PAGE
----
Better Habits for a Healthier Mind

The COVID-19 outbreak has been a tough period for everyone. We’ve all needed to make extreme adjustments for these extraordinary circumstances. And for the most part, we’ve managed extremely well – likely much better than we’d have imagined had someone told us that we would be spending the Spring and early Summer largely confined to our homes back in February. 

However, there have probably also been days when we have just been focused on making it through to tomorrow, one day closer to normality.

And now that the country is beginning to reopen, regaining our old momentum isn’t going to be as easy as flicking a switch. Here are some mental strategies that should help us start building personal momentum as we hopefully approach the end of our time in quarantine:

Live in the present

The human mind tends to wander. Psychologists think that this wandering mind actually evolved as a survival instinct, whereby we evolved a mind that is constantly reminding us of things we overcame in the past and alerting us to potential future dangers. 

This kind of mind is perfect for life in the Stone Age, when staying alert for dangerous animals like sabre-toothed tigers was essential for survival. However, this tendency to ruminate can prove a hindrance in the modern world, especially in this period of vague uncertainty. It means that our anxiety can increase to a difficult level.

We can train our minds out of this habit for ruminating by focusing on what is going on around us. The more we focus on the here and now, the less anxious we are going to feel.

A good strategy to help us focus on the ‘now’ is to get a large sheet of paper and divide it into two halves. Label one half “The Present” and the other “What if?” Then, write the things that are occupying your mind in the appropriate box. Separating what is actually happening from our ruminations about what could happen helps us understand the things that we have control over – more likely things in “The Present” category – and things that we don’t – likely things in the “What if?” category.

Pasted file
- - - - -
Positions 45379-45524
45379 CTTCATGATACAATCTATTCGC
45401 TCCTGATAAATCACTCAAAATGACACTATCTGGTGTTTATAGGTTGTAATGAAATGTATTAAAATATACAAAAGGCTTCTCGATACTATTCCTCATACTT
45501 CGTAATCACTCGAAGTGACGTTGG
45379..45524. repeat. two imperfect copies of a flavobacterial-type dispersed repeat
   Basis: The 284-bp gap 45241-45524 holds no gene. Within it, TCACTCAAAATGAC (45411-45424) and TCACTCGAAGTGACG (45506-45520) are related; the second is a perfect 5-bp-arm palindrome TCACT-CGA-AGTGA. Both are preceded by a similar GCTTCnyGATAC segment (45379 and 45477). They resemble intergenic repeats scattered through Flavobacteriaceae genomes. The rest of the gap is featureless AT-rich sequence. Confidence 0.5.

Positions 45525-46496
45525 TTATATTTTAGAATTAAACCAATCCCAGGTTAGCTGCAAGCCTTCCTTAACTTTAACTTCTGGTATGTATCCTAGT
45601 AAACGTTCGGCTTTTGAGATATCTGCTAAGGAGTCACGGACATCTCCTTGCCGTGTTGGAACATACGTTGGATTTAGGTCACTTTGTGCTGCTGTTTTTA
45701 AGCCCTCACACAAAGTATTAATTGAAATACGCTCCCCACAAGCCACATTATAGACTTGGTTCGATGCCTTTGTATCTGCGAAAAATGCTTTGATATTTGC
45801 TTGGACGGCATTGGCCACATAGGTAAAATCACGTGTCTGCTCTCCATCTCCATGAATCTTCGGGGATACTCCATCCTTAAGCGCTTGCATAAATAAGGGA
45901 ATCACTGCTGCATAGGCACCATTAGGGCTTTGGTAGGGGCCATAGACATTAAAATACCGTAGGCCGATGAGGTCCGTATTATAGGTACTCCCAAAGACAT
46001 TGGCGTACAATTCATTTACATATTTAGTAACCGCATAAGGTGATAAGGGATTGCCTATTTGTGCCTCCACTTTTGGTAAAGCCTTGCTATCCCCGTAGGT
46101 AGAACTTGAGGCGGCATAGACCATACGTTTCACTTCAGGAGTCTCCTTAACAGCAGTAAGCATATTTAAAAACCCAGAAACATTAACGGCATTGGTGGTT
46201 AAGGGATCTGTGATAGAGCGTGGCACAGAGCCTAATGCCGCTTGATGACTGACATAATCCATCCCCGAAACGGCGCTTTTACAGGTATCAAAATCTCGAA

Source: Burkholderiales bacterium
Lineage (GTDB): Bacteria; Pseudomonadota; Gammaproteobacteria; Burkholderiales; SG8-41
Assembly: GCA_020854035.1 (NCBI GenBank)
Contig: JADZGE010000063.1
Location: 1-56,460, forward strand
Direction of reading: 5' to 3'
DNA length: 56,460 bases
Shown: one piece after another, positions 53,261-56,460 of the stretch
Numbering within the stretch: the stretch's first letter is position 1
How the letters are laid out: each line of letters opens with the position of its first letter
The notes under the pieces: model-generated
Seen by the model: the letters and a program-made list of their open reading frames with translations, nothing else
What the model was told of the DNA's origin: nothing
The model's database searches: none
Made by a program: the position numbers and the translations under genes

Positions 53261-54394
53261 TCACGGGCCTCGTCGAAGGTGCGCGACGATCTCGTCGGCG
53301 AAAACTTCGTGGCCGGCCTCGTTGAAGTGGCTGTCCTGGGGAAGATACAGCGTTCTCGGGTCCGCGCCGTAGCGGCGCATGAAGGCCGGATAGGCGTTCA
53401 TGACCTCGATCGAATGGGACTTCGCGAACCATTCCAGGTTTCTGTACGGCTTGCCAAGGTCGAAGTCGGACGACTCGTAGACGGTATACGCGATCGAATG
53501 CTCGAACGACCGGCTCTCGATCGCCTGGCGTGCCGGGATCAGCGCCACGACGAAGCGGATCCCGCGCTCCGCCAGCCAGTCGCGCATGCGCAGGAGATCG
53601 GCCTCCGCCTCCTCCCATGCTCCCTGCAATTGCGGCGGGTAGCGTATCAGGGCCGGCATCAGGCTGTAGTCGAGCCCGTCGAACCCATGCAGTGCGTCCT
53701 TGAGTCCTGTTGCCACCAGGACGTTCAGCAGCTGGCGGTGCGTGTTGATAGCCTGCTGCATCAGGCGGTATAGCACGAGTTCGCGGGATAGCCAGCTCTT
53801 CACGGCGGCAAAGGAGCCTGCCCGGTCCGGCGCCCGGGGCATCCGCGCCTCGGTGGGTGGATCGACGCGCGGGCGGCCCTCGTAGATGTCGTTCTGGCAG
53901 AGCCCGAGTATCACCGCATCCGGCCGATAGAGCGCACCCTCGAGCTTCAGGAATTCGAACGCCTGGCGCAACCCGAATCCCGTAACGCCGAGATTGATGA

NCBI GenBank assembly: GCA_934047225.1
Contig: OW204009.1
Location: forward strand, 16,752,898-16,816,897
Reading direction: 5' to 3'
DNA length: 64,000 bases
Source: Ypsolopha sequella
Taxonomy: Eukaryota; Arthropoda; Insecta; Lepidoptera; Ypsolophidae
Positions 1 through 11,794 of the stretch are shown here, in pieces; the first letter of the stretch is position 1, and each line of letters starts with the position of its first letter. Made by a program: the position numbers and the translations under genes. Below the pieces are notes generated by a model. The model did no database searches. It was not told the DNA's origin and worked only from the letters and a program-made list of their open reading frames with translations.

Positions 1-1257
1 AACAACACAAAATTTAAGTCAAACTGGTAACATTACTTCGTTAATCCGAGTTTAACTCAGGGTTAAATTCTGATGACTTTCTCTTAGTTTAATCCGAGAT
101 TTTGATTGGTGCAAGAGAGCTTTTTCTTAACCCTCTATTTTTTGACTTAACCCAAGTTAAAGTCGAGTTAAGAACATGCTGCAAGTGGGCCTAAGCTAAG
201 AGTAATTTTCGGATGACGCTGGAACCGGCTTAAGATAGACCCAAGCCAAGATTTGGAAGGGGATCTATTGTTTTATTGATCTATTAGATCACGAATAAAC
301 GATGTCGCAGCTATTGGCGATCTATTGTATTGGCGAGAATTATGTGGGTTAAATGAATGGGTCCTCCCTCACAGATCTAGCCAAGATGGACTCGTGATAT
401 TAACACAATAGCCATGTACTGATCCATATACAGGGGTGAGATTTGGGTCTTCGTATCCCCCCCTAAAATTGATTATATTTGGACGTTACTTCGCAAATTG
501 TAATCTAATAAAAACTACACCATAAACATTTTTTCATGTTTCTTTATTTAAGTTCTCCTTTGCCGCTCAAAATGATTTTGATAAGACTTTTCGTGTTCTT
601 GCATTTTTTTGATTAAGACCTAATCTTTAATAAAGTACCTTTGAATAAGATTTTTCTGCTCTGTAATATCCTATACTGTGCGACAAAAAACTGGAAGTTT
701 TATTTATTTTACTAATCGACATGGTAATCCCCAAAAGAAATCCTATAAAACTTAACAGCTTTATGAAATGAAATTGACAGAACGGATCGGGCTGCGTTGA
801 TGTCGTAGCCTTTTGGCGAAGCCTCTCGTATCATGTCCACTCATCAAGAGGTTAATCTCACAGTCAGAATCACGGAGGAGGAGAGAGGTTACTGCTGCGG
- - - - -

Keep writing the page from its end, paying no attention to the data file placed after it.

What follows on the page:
Learn to dwell on the positives rather than the negatives

Negative thoughts and experience have a tendency to stay in our minds for long periods of time, whereas we often lose focus on the good things in our lives. In other words,  it is easy to fall into the trap of pessimistic thinking.

Clinical psychologists think that the more present we are, the more likely we are to notice and appreciate the positive things in life. For instance, right now many of us are feeling closer to our friends and extended families due to weekly webcam catch ups. Others have been able to work from home, something that allows us to earn money from a comfortable environment. When we feel low, there are often some positives. We just have to look for them. 

This isn’t to say that we should box away our emotional pain and hardships. Instead, we can look at our emotional difficulties from a more present place, where we are better positioned to look at our core feelings by letting them in and examining them rather than constantly ruminating about a past we cannot change or future scenarios that we think could emerge.

Finding a point of balance between processing emotional hardship and remaining positive is key.

Transitioning back to a new normal isn’t going to be easy, nor is managing the repercussions of the COVID-19 lockdown. We are here to help you understand the effects of the global pandemic on your financial future and the impact of any changes to your personal situation during the lockdown. Get in touch to see how we can help you move towards living your best possible life after lockdown.